Learn about the traditional cold-weather travel method of skijoring, which entails hooking sled dogs up to cross-country skis.
As folks living in the rural areas of Snow Belt states know all too well, automobile travel can be downright impossible at times during the winter months when snow-packed and snow-drifted roads tend to be the rule rather than the exception. However, here in the bush country of Alaska, my sister Julie and I welcome heavy snowfalls. That's because once a good, thick, white blanket covers the ground, we can hitch up our sled dogs and begin another season of canine-powered cross-country skiing!
Skijoring — or skiing with the help of a pulling dog — combines some of the speed and the excitement of alpine schussing (downhill skiing) with the wide range of travel that's possible in ski touring. It's a fast and practical way to get about, too. When skijoring on an open trail towed by two or three dogs, I can easily cover over 40 miles a day. This allows me to enjoy the sport while running a trapline, toting groceries out to our isolated homestead or just exploring the countryside.
If you live in an area that's snow-covered for part of the year (and especially if you have a trainable canine or two roaming around the place), you might want to try your skill at this exhilarating Nordic sport.
In order to outfit yourself for skijoring, you'll need to purchase (or borrow) a pair of sturdy and easily maneuverable cross-country skis and bindings, as well as comfortably fitting cross-country ski boots (poles just seem to complicate matters, so I never use them). I've found that wooden recreational-type touring skis with standard three-pin toe bindings hold up fairly well and I prefer unlined boots that can dissipate foot perspiration to fur-cushioned ones.
If you're new at skijoring, you'd be wise to consult a good book on cross-country skiing for information about the various types of equipment. Then rent several different makes of gear (your choices will include wooden, fiberglass, waxed and waxless skis) before deciding on a particular brand or style.
Other accessories that will come in handy on a skijor outing include snow goggles or sunglasses (to guard your eyes against glare), gaiters (for keeping your legs and boots from packing with snow) and a waistpack or a rucksack (pick one that "wears" comfortably and rests snugly against your body so that your balance won't be upset by the added load) in which to stow ski wax, a first aid kit, trail maps and a compass and a lunch or snack.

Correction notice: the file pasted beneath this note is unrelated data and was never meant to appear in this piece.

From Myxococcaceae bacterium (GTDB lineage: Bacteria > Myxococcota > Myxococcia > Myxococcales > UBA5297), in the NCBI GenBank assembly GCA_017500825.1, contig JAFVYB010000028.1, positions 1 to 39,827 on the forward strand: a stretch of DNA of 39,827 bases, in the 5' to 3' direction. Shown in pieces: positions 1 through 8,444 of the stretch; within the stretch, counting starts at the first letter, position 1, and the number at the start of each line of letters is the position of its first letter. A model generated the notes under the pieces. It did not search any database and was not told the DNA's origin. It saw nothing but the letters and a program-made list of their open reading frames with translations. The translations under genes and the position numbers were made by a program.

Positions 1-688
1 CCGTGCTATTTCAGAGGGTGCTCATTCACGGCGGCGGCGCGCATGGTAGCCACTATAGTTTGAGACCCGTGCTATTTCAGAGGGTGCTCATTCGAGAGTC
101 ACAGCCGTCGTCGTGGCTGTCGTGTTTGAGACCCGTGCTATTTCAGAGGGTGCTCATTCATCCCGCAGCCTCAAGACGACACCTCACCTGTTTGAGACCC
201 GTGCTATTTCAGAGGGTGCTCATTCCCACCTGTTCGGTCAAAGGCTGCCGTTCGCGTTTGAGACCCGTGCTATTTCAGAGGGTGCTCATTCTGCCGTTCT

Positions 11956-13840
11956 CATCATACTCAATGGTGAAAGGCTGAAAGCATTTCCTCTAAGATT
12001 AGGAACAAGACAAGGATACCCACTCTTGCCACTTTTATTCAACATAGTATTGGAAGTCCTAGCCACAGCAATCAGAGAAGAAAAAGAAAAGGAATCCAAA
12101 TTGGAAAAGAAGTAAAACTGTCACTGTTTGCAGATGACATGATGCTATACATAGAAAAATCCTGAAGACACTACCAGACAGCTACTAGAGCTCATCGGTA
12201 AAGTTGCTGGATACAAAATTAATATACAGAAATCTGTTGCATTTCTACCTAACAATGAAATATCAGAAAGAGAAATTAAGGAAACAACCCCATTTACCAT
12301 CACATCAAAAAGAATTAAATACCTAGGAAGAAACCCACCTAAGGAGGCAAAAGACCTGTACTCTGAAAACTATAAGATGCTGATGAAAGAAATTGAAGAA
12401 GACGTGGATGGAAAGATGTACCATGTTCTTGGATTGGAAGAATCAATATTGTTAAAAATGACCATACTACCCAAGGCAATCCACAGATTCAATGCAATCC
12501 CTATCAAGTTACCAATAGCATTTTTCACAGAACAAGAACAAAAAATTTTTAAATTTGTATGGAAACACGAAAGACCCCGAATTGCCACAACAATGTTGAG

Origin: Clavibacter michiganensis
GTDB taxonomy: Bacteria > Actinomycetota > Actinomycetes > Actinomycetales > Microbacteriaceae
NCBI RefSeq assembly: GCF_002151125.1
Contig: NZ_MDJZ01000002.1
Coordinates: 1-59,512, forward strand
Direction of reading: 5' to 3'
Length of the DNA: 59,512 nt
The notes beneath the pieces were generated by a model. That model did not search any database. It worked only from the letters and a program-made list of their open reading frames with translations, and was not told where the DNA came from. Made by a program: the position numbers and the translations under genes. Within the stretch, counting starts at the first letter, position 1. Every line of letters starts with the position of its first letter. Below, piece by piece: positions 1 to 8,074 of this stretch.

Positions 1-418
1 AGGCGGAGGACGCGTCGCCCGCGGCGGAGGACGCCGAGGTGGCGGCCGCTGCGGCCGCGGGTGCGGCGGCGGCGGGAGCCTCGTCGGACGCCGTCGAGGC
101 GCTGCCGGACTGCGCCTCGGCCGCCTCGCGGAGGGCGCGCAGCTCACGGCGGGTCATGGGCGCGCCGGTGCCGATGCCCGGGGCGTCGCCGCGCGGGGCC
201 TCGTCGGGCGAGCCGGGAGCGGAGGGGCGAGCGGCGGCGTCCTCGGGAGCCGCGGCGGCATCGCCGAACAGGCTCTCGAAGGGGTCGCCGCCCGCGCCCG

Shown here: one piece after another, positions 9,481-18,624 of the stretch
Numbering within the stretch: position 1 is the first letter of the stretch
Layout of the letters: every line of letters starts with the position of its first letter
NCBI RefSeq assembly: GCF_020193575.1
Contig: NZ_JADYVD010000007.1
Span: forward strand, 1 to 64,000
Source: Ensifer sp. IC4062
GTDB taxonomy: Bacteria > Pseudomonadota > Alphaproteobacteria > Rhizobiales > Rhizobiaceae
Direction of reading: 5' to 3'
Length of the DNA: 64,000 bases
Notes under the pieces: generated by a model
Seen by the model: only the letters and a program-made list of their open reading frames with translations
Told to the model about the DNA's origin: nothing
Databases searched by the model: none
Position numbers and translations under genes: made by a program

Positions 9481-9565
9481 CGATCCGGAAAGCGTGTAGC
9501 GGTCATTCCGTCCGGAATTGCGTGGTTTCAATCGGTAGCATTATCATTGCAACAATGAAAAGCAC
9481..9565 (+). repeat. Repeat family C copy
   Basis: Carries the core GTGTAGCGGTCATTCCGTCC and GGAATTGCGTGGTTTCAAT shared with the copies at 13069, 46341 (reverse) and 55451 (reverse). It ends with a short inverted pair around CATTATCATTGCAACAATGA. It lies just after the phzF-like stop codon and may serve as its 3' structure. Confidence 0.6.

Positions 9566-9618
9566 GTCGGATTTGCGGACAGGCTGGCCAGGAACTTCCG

Keep in mind that, before tackling skijoring, you should become a fairly competent cross-country skier. Otherwise, you may find yourself being dragged along the trail with a broken ski (or worse). Learn to make quick turns, schuss down steep, narrow trails and brake to a stop before you take your four-legged friend with you on an excursion. Once you've mastered the basics, you'll have a good chance of catching on fast when you add a tail-wagger to your ski-touring rig.
Up in our icy region, Alaskan malamutes, Siberian huskies and Samoyeds are popular for both dog sledding and skijoring, because such dogs are the right size for pulling and because their heavy coats protect them against the often severely cold temperatures. However, most other medium-sized breeds (including garden-variety mongrels) can become excellent haulers and may actually be better suited for working in the milder climates of the lower 48 than the northern breeds are.
The first consideration when choosing a skijoring assistant should be the dog's weight and temperament. I've found that lanky, medium-build animals — weighing between 55 and 65 pounds — are ideal for the job, because they're large enough to pull one individual without difficulty, yet they are light enough to be easily handled. Regardless of its weight, though, the prospective toter must be non-aggressive and obedient if it is to be properly trained.
Your chosen puller will need — in addition to a strong collar — a properly fitting harness. I use nylon "fishback" harnesses on my dogs because the bindings are comfortable and superior to older-style leather harnesses, which tend to pull out of shape with extended use.
You'll also need to purchase a tow rope (or "gangline") that will form the connection between you and the dog. If you're planning to add more animals to your team later on, also buy a few tuglines. I use a 10- to 12-foot braided nylon or polyethylene tow rope (I just loop it at one end for easy grasping, but you can buy a spreader bar to hang onto if you prefer) with an "O" ring at the dog-going end to which the harness or tuglines can be attached. If you intend to venture out for a full day or more, you might also want to purchase (or make) a couple of dog packs, so that the critters can help carry some of the gear or rations.